Draco the Dragon will be throwing out meteors, or as some call them – shooting stars. This is a shower that’s easiest to enjoy at nightfall or early evening, but not after midnight. Your location on Earth doesn’t matter but try watch as close as possible to the nightfall. You will be able to watch it from October 6th to 10th. The ideal evening to catch it is probably October 7. The Northern Hemisphere is favored by this shower, but viewers from the Southern Hemisphere may also capture some Draconids. Luckily, the waning gibbous moon won’t be visible until mid-to-late evening. Search for these meteors for a couple of hours, starting at dusk.

Even at northern latitudes, the Draconids are generally a very mild shower, throwing out just a couple of slow-moving meteors every hour. However, over the years, some outstanding displays have occurred. The Draconid meteor shower created an awe-inspiring display of meteors in 1933 and 1946, with thousands of meteors observed every hour in those years. People from Europe saw more than 600 meteors every hour in 2011.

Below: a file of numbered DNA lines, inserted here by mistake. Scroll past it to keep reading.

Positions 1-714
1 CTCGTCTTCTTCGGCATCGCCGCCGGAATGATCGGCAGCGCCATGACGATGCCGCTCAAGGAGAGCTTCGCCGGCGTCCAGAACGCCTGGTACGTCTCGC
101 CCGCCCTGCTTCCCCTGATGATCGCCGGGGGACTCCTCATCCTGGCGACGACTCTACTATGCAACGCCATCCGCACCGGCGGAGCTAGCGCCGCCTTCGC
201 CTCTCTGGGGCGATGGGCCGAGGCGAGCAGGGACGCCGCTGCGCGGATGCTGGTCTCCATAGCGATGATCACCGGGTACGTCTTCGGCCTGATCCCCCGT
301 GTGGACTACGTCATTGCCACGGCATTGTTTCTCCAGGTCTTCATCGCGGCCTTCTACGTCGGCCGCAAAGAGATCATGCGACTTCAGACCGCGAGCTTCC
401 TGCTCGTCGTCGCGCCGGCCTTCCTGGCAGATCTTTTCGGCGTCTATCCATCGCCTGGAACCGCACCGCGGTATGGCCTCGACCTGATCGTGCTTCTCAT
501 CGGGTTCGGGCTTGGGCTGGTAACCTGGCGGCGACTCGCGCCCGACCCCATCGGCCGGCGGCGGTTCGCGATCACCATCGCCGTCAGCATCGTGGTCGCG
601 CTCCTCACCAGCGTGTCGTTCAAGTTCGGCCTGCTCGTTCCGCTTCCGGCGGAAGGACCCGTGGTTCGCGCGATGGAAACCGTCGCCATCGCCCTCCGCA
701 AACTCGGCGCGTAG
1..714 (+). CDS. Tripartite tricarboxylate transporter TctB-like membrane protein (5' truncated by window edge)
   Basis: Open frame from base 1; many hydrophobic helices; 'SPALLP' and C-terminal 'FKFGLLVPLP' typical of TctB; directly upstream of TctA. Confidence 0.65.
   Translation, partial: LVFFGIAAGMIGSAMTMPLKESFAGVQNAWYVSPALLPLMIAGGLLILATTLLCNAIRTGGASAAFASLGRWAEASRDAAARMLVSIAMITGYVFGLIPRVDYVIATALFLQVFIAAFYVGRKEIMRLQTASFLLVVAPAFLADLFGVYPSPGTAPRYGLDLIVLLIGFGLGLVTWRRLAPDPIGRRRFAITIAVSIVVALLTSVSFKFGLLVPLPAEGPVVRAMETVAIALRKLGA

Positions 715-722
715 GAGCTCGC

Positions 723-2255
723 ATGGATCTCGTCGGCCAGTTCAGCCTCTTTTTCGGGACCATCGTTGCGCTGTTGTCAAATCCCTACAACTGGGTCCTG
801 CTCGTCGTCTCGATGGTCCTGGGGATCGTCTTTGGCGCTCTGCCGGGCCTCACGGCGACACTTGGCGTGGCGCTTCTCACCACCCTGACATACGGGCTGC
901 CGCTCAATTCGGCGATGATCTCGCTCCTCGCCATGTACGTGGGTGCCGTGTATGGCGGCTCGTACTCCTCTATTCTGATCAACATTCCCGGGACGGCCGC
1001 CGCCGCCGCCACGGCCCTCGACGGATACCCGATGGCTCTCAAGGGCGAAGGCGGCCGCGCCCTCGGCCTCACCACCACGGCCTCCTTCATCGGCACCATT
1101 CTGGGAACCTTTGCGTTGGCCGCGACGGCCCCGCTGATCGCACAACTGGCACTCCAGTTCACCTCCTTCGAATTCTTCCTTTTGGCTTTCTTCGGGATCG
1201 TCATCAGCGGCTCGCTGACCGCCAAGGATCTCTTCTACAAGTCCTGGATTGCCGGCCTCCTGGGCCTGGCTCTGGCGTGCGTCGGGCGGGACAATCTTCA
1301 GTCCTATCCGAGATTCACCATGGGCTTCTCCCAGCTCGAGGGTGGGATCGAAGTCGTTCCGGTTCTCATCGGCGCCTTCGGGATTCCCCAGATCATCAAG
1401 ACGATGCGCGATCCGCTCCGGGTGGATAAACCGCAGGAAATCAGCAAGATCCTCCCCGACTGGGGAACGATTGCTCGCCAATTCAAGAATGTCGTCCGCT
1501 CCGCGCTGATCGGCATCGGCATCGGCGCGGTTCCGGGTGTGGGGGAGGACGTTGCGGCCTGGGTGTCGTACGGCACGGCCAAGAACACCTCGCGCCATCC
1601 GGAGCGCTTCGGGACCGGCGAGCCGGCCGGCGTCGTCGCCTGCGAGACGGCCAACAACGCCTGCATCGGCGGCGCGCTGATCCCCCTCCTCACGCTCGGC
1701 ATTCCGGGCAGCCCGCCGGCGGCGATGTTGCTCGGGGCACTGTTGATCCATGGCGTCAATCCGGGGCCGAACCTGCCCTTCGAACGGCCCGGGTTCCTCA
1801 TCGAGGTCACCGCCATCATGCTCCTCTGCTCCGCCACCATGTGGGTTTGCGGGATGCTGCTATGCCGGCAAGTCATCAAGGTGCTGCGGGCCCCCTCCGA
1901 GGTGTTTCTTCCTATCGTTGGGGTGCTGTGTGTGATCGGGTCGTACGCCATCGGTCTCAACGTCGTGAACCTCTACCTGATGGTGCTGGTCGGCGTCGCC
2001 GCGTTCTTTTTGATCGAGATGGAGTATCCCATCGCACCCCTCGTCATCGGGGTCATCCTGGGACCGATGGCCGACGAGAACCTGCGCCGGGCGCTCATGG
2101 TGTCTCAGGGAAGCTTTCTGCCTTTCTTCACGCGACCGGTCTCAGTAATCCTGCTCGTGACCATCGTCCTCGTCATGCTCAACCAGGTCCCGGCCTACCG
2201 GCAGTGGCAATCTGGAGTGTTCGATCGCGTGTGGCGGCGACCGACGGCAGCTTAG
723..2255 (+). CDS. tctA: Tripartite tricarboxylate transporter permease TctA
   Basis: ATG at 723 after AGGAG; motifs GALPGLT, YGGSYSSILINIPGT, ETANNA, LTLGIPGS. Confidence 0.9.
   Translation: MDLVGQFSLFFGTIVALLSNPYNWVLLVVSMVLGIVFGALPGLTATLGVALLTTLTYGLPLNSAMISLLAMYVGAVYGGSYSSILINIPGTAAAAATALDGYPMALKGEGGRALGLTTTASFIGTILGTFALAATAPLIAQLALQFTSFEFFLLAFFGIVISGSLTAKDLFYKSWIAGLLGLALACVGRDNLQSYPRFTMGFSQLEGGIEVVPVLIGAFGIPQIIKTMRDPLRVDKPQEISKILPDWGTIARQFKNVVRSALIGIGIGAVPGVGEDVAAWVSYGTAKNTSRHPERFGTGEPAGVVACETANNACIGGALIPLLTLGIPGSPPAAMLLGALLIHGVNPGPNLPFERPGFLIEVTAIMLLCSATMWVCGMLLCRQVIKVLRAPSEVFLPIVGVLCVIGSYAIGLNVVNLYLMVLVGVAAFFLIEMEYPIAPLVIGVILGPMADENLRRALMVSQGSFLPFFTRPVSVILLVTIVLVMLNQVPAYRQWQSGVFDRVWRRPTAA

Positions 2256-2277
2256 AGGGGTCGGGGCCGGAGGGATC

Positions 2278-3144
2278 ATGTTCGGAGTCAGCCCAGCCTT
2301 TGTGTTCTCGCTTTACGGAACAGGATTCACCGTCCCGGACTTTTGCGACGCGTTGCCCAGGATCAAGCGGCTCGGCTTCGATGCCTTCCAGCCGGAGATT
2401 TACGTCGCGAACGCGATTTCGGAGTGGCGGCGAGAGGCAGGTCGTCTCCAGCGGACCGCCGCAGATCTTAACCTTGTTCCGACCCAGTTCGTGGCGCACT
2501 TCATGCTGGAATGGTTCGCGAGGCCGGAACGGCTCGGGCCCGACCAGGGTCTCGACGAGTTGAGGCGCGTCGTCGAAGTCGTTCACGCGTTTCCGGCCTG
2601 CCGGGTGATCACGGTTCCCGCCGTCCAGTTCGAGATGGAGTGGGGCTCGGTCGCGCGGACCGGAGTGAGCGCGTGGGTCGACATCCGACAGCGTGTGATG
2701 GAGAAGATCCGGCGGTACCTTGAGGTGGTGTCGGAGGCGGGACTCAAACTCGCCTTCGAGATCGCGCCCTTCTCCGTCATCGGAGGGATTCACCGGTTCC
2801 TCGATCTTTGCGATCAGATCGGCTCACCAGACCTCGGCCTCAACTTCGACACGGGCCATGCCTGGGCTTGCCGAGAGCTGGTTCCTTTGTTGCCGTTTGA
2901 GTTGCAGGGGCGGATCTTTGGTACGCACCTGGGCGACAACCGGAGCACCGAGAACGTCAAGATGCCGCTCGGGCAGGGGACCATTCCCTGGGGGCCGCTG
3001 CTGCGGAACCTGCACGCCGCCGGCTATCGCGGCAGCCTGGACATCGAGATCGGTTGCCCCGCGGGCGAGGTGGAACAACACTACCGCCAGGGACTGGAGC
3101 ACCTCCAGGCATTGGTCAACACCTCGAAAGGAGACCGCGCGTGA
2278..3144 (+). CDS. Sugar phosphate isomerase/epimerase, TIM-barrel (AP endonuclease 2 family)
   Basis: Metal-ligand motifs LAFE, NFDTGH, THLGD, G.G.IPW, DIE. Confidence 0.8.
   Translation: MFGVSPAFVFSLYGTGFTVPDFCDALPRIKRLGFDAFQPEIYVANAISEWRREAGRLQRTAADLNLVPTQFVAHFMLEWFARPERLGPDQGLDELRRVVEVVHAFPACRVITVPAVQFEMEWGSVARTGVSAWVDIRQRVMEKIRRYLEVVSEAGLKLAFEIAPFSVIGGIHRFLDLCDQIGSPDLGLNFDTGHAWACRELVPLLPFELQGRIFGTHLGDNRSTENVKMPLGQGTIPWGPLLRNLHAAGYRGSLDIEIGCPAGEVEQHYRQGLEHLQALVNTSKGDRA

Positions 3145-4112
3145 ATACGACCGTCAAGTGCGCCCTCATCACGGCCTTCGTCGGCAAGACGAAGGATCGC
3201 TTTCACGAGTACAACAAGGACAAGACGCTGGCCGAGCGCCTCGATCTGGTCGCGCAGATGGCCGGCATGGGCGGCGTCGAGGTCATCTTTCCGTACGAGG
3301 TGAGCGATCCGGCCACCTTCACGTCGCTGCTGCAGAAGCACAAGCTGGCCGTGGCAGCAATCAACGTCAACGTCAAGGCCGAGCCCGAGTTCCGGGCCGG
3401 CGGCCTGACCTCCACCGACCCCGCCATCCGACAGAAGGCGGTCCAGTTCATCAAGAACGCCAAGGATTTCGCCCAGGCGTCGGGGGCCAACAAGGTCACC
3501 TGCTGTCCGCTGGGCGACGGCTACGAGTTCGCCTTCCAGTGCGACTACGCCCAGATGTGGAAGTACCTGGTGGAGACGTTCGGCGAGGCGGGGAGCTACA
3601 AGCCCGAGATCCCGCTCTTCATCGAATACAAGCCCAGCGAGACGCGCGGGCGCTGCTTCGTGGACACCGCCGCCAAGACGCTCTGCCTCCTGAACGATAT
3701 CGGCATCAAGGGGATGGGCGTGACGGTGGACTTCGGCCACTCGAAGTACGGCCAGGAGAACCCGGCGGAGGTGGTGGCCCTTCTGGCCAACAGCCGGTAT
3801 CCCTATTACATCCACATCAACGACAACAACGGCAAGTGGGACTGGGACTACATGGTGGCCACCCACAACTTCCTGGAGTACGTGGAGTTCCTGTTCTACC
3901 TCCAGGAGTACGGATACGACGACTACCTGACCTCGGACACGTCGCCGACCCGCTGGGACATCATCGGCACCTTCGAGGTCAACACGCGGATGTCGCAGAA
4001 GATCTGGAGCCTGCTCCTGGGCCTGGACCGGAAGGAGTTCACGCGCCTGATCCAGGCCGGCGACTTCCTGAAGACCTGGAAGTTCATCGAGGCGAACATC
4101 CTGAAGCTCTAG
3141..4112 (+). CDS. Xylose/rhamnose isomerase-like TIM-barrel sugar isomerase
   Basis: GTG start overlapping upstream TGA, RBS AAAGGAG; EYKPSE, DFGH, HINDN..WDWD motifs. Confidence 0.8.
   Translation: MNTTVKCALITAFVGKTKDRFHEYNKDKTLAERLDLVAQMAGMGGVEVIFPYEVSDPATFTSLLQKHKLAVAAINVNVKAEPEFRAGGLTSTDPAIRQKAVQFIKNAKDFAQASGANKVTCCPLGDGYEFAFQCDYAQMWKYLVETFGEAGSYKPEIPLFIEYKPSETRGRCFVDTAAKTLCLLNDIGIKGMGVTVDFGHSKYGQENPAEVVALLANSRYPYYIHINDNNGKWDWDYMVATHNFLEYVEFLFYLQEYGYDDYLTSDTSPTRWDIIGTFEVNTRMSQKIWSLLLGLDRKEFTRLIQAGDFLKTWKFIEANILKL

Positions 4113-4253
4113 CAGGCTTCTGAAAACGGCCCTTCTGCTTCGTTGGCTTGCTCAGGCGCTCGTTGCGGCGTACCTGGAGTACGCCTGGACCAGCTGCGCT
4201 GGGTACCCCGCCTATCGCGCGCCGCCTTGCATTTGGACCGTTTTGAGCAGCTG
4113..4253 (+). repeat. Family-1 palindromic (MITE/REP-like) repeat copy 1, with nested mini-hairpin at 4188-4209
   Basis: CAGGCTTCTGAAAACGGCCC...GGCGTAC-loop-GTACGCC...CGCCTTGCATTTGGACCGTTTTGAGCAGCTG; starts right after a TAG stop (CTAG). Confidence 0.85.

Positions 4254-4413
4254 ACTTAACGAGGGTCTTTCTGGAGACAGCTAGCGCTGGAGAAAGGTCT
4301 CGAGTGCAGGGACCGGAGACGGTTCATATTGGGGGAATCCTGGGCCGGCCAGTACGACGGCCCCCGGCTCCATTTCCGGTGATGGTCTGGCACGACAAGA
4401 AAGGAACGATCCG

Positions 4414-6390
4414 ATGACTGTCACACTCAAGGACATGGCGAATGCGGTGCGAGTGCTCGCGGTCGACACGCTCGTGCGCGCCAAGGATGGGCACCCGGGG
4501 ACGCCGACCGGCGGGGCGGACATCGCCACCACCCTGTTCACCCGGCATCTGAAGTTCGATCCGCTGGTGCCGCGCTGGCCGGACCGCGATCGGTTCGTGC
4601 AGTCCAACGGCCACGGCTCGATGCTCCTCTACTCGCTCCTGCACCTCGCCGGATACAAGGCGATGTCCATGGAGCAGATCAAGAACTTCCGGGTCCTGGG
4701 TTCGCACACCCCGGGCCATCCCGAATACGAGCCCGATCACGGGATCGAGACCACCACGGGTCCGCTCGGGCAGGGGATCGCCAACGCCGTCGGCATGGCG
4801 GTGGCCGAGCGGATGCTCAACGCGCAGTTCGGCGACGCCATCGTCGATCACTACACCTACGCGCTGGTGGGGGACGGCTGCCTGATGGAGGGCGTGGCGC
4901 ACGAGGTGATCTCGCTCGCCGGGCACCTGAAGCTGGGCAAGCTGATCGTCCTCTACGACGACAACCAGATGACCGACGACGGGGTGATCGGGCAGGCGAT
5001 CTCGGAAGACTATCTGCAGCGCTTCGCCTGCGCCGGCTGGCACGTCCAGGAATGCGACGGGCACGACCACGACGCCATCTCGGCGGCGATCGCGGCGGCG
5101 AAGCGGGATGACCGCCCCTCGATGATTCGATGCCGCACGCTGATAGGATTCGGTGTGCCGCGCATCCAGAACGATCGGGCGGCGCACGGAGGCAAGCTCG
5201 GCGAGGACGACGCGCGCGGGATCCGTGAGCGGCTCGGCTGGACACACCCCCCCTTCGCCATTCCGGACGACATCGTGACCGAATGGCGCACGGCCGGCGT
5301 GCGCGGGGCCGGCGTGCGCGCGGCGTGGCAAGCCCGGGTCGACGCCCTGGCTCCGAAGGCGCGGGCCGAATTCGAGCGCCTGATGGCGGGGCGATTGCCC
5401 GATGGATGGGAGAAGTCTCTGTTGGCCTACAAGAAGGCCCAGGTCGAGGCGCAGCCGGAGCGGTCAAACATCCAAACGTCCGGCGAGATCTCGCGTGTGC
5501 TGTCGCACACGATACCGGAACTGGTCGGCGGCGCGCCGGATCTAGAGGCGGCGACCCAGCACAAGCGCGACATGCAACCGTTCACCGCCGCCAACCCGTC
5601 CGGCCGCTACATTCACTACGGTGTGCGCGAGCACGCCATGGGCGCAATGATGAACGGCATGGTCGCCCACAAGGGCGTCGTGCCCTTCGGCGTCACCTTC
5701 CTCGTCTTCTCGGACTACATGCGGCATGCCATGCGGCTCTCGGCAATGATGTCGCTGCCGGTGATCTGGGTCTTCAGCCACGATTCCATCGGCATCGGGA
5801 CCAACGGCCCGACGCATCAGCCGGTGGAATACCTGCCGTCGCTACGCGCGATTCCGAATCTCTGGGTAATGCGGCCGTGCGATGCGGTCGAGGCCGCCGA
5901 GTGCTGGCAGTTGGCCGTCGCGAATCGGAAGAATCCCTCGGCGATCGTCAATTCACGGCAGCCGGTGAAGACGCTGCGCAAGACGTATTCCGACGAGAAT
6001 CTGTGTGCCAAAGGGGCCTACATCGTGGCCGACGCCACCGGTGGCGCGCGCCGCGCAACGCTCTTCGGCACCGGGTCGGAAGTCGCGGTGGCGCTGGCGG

2018 was a good year as well since the new moon was strongly aligned with the Draconids’ peak date. However, another occurrence also took place. The parent comet of the Draconids – 21P / Giacobini-Zinner – reached the perihelion in 2018, its nearest point to the sun, closer to Earth than it had in 72 years. These two factors contributed greatly to the Draconids outburst that took place in Europe, 2018.

However, no outburst is predicted this year.

But, meteor showers are infamous for challenging the most precisely crafted forecasts. Therefore, you cannot know for sure what’s going on in a meteor shower until you look at it.

By the way, 21P / Giacobini-Zinner is a periodic comet that comes close to the sun every six years and four months. Tracking this comet, and noting this October meteor shower, enabled astronomers to forecast the weather in 1915.

If you want to know more about the history of this shower, go to the Astronomy Abstract Service from the Smithsonian and NASA and find a 1934 report called The Meteors of Giacobini’s Comet by C.C. Oh, Wylie. It’s an interesting account of the famous meteor storm of 1933. To sum up: On the evening of October 7, the 202 Draconid meteor shower will likely be at its best. You can also try the evening of October 8.

Look out for these meteors as soon as the night falls, and use the hours when the moon is not visible at nightfall and early evening.


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